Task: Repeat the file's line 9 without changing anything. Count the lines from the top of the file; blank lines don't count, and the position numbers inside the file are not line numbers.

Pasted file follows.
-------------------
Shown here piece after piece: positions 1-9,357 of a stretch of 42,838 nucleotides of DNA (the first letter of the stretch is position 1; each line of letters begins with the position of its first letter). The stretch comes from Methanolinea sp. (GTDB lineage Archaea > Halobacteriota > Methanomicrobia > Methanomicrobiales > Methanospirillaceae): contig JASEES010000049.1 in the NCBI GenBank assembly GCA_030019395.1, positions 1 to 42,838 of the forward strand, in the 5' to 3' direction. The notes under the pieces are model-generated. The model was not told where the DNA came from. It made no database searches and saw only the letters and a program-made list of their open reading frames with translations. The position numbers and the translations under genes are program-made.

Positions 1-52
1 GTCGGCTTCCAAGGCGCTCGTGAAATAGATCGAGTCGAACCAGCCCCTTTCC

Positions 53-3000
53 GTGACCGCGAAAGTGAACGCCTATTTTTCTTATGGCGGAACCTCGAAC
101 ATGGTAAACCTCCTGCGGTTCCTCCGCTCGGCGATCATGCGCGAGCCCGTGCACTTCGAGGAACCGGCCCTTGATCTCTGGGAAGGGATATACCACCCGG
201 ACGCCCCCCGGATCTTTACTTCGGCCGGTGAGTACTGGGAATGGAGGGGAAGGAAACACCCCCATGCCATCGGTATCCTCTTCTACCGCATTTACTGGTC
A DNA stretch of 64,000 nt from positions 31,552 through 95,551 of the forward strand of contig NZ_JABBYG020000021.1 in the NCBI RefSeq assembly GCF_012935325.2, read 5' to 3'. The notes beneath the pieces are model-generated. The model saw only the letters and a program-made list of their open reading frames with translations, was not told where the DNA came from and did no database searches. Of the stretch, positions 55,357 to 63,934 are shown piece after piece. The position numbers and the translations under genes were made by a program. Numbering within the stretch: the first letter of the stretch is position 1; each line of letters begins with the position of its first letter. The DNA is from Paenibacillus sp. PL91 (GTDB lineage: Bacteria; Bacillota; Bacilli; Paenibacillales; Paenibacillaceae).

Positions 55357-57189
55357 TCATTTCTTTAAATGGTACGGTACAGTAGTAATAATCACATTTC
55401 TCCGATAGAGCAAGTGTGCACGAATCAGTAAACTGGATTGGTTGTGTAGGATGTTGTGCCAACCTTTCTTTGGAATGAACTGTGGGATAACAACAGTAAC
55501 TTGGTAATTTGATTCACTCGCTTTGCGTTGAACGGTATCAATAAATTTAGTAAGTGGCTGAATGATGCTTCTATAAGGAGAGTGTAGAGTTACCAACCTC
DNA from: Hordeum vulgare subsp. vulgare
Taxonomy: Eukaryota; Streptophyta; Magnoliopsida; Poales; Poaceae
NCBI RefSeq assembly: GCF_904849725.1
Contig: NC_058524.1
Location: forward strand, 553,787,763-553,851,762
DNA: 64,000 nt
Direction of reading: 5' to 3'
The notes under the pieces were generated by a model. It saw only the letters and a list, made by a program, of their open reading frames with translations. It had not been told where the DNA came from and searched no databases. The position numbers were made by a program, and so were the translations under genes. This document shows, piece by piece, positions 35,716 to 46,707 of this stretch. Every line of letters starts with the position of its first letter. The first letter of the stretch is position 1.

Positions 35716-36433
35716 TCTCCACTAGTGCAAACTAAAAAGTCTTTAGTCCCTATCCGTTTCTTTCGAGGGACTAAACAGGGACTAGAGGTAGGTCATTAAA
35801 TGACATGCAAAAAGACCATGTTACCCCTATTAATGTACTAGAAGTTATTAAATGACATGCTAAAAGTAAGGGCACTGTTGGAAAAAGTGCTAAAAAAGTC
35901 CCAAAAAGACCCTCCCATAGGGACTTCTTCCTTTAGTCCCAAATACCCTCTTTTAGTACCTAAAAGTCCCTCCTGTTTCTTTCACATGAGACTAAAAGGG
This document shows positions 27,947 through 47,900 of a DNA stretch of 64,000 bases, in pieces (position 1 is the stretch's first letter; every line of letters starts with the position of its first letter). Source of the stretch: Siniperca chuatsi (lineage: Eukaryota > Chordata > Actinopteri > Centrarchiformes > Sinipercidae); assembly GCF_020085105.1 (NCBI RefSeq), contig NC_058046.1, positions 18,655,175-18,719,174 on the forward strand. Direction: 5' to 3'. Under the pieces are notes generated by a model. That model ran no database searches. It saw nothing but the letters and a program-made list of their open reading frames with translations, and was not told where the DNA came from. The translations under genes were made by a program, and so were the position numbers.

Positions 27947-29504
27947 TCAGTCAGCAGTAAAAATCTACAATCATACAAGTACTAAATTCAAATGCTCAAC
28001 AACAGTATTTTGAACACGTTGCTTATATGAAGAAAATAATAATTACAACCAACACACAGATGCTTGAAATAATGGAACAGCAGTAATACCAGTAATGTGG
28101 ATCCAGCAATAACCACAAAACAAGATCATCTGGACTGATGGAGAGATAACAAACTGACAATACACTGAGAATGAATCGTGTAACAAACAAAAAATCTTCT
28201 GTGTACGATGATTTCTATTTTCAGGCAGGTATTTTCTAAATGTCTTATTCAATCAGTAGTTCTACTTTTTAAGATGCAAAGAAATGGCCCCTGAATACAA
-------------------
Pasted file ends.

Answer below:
Positions 55357-57189